By Leslie A. Gordon
Arnold & Porter has announced it will fully fund the Clinical Teaching Fellowship at Berkeley Law’s Death Penalty Clinic (DPC) for the current fiscal year. The law firm’s generous gift of $114,000 recognizes the clinic’s critical contribution to a court case that invalidated California’s three-drug lethal injection protocol.
The 2013 ruling in Sims v. Department of Corrections and Rehabilitation held that the agency failed to comply with the state’s Administrative Procedure Act (APA) when it altered its execution regulations. As a result, the appellate court invalidated the protocols in their entirety.
The landmark ruling culminates four years of work by law faculty and students, as well as the clinic’s Lethal Injection Project staff attorneys. They all worked closely with Arnold & Porter, which represented the plaintiff in the case.
The ruling has statewide impact: California has the nation’s largest death row population, with 746 condemned prisoners. It follows a 2006 federal court ruling that California’s injection procedures amounted to “cruel and unusual” punishment.
“At this point, California does not have a lethal injection execution procedure,” said Professor Elisabeth Semel, the director of the Death Penalty Clinic. “The court told the department to ‘go back to drawing board.’”
Hands-on clinical work
The clinic helped collect a wide range of comments opposing the three-drug protocol by experts in the legal community and in the fields of anesthesiology, pharmacology, veterinary medicine, and medical ethics. During the drafting of the complaint and briefings, the clinic consulted with Arnold & Porter on substantive lethal injection issues, the procedural flaws in the department’s rulemaking efforts, and the APA.
“The Department of Corrections tried to ram through new execution protocols without regard for the law,” said Professor Ty Alper, the clinic’s associate director. “The record developed by the lawyers and students working with the clinic laid the groundwork for this successful lawsuit.”
Launched in 2007, the teaching fellowship has enabled the clinic to increase student enrollment and expand its docket, Semel said. It is supported entirely by outside contributions.
“Arnold & Porter’s willingness to fund the program this year is a significant and gratifying endorsement. The firm’s gift raises the profile of the clinic’s fellowship in a way that we hope will generate enthusiasm among potential new donors and our loyal supporters,” Semel said.
Clinic students learn lawyering skills that are transferable to multiple practice areas, Semel noted, a fact not lost on Arnold & Porter.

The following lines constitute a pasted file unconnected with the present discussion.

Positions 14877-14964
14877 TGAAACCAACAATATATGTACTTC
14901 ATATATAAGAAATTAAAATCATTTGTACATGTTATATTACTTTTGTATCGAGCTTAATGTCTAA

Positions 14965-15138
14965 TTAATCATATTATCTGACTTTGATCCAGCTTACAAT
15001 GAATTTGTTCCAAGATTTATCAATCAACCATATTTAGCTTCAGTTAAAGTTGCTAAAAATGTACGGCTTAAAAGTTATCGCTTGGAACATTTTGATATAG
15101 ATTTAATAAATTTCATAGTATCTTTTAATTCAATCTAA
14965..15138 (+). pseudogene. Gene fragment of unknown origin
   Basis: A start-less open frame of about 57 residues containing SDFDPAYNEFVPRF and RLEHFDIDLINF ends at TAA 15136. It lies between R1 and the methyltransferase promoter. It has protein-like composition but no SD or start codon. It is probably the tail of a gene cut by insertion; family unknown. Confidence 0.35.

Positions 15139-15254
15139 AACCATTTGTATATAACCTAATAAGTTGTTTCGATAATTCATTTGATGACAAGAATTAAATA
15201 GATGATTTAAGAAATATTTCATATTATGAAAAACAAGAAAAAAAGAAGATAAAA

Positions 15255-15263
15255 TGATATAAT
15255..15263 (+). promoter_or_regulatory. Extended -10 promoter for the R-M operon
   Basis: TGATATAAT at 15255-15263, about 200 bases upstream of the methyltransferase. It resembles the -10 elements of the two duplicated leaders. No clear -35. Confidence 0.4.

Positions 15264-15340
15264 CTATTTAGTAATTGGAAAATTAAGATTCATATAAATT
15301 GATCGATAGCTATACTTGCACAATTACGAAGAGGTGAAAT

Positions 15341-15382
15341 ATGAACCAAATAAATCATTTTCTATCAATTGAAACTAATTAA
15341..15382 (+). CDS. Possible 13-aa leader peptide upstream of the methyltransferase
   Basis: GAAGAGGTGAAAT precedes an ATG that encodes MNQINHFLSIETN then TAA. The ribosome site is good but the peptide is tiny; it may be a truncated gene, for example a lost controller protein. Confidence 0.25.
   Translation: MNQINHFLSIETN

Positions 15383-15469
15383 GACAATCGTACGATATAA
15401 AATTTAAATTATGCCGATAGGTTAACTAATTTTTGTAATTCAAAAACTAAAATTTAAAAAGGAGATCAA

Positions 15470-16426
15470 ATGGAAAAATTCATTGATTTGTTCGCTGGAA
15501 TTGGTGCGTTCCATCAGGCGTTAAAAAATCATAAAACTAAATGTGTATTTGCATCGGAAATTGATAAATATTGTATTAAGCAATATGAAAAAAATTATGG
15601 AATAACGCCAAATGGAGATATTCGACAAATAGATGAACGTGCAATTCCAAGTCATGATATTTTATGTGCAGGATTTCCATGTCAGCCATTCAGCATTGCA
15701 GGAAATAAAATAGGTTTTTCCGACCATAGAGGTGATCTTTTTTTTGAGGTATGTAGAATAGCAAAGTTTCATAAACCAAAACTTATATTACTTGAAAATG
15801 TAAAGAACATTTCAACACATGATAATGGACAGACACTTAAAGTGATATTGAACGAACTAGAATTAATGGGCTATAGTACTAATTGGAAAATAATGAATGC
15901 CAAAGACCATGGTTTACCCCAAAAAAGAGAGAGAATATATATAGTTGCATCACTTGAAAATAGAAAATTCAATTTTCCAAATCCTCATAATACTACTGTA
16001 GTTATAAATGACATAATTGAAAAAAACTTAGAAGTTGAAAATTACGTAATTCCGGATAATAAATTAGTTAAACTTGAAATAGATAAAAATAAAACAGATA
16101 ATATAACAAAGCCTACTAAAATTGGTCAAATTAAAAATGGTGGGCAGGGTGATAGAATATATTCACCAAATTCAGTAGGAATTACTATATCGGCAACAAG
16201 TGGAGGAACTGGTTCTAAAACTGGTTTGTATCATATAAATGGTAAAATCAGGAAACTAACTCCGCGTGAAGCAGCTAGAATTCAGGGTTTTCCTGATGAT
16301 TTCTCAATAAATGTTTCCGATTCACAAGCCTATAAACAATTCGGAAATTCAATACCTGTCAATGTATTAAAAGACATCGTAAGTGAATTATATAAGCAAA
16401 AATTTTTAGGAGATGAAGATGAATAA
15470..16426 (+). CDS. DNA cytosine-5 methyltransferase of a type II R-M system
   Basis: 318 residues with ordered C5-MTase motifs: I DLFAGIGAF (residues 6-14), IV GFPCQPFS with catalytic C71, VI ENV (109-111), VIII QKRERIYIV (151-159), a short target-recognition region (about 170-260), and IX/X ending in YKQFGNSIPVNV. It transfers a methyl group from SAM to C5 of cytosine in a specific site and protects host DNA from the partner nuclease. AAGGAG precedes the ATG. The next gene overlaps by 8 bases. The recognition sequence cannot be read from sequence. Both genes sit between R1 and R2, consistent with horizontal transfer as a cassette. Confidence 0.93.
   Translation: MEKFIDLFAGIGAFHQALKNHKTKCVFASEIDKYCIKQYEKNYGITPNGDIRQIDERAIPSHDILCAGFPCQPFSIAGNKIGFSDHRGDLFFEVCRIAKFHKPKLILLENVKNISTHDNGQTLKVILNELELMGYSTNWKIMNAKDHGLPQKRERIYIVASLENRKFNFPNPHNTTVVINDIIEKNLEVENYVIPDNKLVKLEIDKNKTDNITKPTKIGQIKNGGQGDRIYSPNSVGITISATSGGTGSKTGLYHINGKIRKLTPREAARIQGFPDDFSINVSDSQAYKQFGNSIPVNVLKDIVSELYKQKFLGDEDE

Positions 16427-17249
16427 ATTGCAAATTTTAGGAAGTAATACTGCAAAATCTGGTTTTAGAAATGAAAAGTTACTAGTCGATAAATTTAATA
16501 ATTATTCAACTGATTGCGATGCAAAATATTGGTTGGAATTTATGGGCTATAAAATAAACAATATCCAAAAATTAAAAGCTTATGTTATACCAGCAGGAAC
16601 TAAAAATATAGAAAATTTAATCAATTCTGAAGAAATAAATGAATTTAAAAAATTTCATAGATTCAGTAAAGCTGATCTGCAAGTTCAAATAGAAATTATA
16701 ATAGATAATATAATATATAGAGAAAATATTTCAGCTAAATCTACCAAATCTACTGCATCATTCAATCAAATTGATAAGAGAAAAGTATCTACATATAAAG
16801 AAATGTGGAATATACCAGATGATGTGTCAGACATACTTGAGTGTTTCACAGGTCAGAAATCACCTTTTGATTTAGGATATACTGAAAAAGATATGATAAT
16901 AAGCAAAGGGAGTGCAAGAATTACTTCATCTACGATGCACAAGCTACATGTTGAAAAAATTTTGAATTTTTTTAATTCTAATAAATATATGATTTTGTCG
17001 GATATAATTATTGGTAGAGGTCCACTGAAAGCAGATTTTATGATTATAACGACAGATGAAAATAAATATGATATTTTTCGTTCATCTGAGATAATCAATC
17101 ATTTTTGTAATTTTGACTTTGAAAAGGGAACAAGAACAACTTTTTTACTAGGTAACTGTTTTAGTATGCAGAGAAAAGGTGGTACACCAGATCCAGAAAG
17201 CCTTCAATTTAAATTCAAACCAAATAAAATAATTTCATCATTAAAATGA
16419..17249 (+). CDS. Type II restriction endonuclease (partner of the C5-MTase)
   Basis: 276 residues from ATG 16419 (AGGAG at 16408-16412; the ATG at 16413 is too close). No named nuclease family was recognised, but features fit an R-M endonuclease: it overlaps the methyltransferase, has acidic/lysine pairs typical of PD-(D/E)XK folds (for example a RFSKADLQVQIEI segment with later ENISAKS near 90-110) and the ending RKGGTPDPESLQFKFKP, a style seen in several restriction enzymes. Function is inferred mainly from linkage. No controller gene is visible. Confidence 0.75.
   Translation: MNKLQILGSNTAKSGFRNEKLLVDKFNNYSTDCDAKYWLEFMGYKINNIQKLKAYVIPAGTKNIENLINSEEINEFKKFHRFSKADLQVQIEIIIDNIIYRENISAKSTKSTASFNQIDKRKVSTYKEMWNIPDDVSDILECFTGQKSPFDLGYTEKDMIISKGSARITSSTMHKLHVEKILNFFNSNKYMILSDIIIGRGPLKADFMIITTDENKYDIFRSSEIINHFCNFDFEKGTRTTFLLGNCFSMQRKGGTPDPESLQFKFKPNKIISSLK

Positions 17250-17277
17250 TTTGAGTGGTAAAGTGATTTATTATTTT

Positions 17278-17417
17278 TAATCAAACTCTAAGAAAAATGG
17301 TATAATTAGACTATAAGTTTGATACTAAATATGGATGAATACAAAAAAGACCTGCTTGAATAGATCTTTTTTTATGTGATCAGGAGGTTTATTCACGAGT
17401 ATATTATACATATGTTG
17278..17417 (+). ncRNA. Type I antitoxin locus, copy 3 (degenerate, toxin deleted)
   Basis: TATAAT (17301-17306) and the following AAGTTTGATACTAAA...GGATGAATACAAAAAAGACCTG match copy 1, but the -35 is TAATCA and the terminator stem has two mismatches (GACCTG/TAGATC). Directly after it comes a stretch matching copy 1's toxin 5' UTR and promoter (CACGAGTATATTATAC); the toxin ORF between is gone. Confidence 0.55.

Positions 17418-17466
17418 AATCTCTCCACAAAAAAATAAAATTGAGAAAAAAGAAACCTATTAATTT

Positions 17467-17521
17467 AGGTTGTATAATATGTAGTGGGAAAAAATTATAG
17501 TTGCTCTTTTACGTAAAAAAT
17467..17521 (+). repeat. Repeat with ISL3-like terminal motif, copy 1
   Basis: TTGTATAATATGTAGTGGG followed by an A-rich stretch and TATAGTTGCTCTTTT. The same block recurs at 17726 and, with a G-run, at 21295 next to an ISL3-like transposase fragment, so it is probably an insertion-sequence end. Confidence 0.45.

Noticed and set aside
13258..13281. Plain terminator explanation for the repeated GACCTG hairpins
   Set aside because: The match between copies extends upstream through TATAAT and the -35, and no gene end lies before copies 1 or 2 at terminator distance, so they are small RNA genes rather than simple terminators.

“We’ve had a close relationship with Berkeley Law for decades, and we depend on the school to turn out high-caliber, well-trained lawyers,” said Arnold & Porter partner Doug Winthrop. “Our support for the fellowship is a wonderful confluence of our firm’s long-held respect for the law school, our support for clinical education, and our deep involvement in significant death penalty work.”
“The firm has a long history of involvement in litigation opposing the death penalty,” said Steven L. Mayer, Boalt ’74, senior counsel at Arnold & Porter, who successfully argued Sims in the Court of Appeal.
The clinic’s current fellow, Bidish Sarma, joined the program in 2012. He previously served as the deputy director of the Capital Appeals Project in New Orleans, where he represented indigent death row inmates on appeal. He now supervises students defending death penalty cases in Arizona, Georgia, and Louisiana.
“Under the clinic’s mentorship, I’ve learned how to effectively represent clients facing the death penalty in jurisdictions that fail to provide quality representation the Constitution requires, let alone what our clients deserve,” Sarma said. “The clinic provides an unparalleled opportunity to Berkeley Law students, and the fellowship extends that opportunity even further. It also empowers me to develop the skills I need to mentor students in the years to come.”
The clinic is currently engaged in defending both individuals and capital cases in California, Alabama, Arizona, Louisiana, and Georgia. It has also assisted in the defense of capital cases in Texas, Virginia, and North Carolina and has played a key role in several successful U.S. Supreme Court cases involving the right to a jury selected free of race discrimination.
Working on capital cases is often transformative for Berkeley Law students, many of whom go on to pursue criminal justice careers. More than 60 clinic alumni are employed by public defender offices or public interest non-profits. Other alums working at large law firms continue to handle capital cases pro bono, like the attorneys at Arnold & Porter.
The clinic’s first teaching fellow, Kate Weisburd, supervised the defense of four indigent capital defendants in pre-trial cases in the South. All four cases were resolved without the imposition of the death penalty. Weisburd is now the founder and director of the East Bay Community Law Center’s Youth Defender Project.